My husband and I tried for more than two years to get pregnant with our son. The second year was full of difficult fertility tests and treatments. Invasive exams and blood draws designed to reveal possible causes of infertility, each having to be done on specific days of my cycle. Some were quite painful. The result was "unexplained infertility," which accounts for up to 20 percent of infertility diagnoses and was little consolation at a time when I needed answers.
My doctor put me on a fertility plan that involved a process called intrauterine insemination. Each month meant a minimum of three blood tests, sometimes multiple tests in one day that had to be scheduled on a day's notice. I took pills in the first half of my cycle that caused mood swings. My own hormones in the second half of the month sent me swinging the other way. For the first three months I had to give myself a shot in the stomach to trigger ovulation, and when that didn't work I graduated to shots in the stomach on consecutive days of the month. In one particular cycle I had 10 transvaginal ultrasounds and 10 blood tests in three weeks, and had to inject myself in the stomach 12 days in a row.
I also suffered two miscarriages, a common occurrence for women going through treatments. The doctors give you a pregnancy test on day 28, before most women would even know they're pregnant. They check your levels every other day, and if the levels don't rise they know you'll miscarry. What some women experience as just a late period women going through fertility treatments experience as a miscarriage. And the days between finding out you'll miscarry and actually miscarrying are some weird purgatory. You're still technically pregnant, but any minute now you won't be anymore.
While all of this was happening, I had to function like a normal, productive human being. The first time the doctor told me I was going to miscarry, I was getting ready to interview an athlete. I hung up the phone, went on with my interview, and dealt with the loss when I had a free moment in my schedule.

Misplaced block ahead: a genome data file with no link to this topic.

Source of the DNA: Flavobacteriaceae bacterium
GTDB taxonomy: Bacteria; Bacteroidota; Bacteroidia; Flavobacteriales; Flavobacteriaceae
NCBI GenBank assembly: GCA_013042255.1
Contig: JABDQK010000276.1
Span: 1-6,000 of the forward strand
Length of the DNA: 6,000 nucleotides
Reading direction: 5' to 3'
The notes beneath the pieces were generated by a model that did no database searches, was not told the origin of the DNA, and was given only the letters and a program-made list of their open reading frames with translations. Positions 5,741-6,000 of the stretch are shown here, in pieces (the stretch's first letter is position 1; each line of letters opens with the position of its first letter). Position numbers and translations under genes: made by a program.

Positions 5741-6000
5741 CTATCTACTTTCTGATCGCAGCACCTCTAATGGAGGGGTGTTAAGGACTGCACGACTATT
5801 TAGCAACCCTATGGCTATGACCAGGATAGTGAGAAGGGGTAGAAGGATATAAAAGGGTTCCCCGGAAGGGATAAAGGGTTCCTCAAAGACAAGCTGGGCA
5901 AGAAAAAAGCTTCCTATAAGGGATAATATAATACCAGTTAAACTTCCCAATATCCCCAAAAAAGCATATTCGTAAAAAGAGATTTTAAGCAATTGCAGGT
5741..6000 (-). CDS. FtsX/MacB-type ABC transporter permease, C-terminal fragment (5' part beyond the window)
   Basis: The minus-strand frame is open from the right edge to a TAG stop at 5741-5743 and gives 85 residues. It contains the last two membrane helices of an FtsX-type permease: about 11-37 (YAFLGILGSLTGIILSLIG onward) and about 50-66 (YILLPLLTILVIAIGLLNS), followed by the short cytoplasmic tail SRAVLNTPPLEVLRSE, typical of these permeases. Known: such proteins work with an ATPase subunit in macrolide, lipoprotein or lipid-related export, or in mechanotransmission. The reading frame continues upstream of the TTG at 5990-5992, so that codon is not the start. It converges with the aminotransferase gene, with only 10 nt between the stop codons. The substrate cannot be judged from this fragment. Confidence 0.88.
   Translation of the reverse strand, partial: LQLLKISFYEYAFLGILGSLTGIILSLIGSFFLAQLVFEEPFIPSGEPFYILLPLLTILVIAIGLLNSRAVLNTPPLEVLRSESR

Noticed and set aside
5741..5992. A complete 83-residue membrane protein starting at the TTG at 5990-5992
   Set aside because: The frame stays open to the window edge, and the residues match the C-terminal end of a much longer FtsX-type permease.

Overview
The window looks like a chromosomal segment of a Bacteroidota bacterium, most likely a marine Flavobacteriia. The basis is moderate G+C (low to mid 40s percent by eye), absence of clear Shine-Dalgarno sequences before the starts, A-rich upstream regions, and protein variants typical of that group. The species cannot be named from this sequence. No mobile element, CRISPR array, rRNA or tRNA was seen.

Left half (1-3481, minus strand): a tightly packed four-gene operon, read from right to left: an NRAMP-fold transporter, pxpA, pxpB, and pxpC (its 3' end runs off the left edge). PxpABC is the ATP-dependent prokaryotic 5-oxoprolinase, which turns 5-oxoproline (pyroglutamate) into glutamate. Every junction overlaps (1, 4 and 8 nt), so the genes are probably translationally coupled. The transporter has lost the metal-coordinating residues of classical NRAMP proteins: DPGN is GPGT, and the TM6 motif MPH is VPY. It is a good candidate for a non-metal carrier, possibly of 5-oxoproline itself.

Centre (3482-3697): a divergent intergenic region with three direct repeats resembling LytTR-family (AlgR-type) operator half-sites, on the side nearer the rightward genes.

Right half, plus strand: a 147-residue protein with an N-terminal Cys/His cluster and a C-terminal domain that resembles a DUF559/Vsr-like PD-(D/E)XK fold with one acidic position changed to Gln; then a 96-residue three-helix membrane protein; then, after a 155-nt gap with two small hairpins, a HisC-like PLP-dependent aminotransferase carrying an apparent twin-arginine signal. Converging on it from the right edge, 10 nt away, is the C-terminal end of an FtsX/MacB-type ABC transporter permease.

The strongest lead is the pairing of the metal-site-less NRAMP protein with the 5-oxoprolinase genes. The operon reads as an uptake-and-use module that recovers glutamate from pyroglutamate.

If it were as simple as "relax," fertility specialists would be yoga instructors and massage therapists
Work required me to entertain readers. Friendships needed nurturing. Dogs needed walking. My marriage, while still strong, took on a different dynamic because home was the only place where I had the freedom to let the pressure of the treatments get to me.
The process is emotionally draining and stressful. There are many times when it's downright heartbreaking, and our well-intentioned friends and family wanted to say just the right thing to encourage us.
According to the CDC, 11 percent of women report having fertility issues, so it's likely you will know someone going through the process. Unfortunately, it's one of those situations in which there are far more wrong things to say than right things. Here are nine things you probably shouldn't to say to someone having fertility issues.
1) "Just relax. It'll happen when you least expect it."
This applies to anyone trying to get pregnant, but especially to couples going through fertility treatments. If it were as simple as "relax," then fertility specialists would all be yoga instructors and massage therapists.
When you're spending thousands of dollars on a scientific process designed to help you get pregnant, you expect to get pregnant. Every month.
I'd start each cycle saying to myself, "Maybe this is the month." I'd visit with the nurse, who would smile and say, "I think this is the month." And then halfway through the cycle I'd be inseminated by a doctor who would pat my knee while I was still awkwardly in stirrups and say, "I know this is the month." I'd overdose on hope and start to believe that yes, this was the month.
Because everything is based on specific cycle days and medicine is used to make sure ovulation happens exactly when it should, I'd take a blood test on the predicted last day of my cycle every month to see if I was pregnant. The next treatment starts three days into the next cycle, so a negative test meant waiting to get my period while my husband and I decided whether we were willing to spend another couple of thousand dollars for 28 more days of hope.
So "relax" is rarely an option, and there will never be a moment when you least expect it.
2) "Don't worry. It'll all be worth it in the end."
There is a very real possibility that you can spend all the money, go through the battery of tests, ride the roller coaster of hormone treatments for months — sometimes years — and it will all fail and you'll still end up childless. In 2012, the most recent year for which data is available, less than a third of all assisted reproductive technology cycles resulted in a live birth. Everyone going through the fertility process knows having a baby isn't guaranteed, and a little voice in the back of my head reminded me of that every time we wrote a check for the next treatment. So yes, we worried that it might not "all be worth it in the end."
3) "Hey, if it doesn't work out, at least you get to sleep late/travel/have disposable income."
Would you trade your kids for those things? I'm guessing you wouldn't.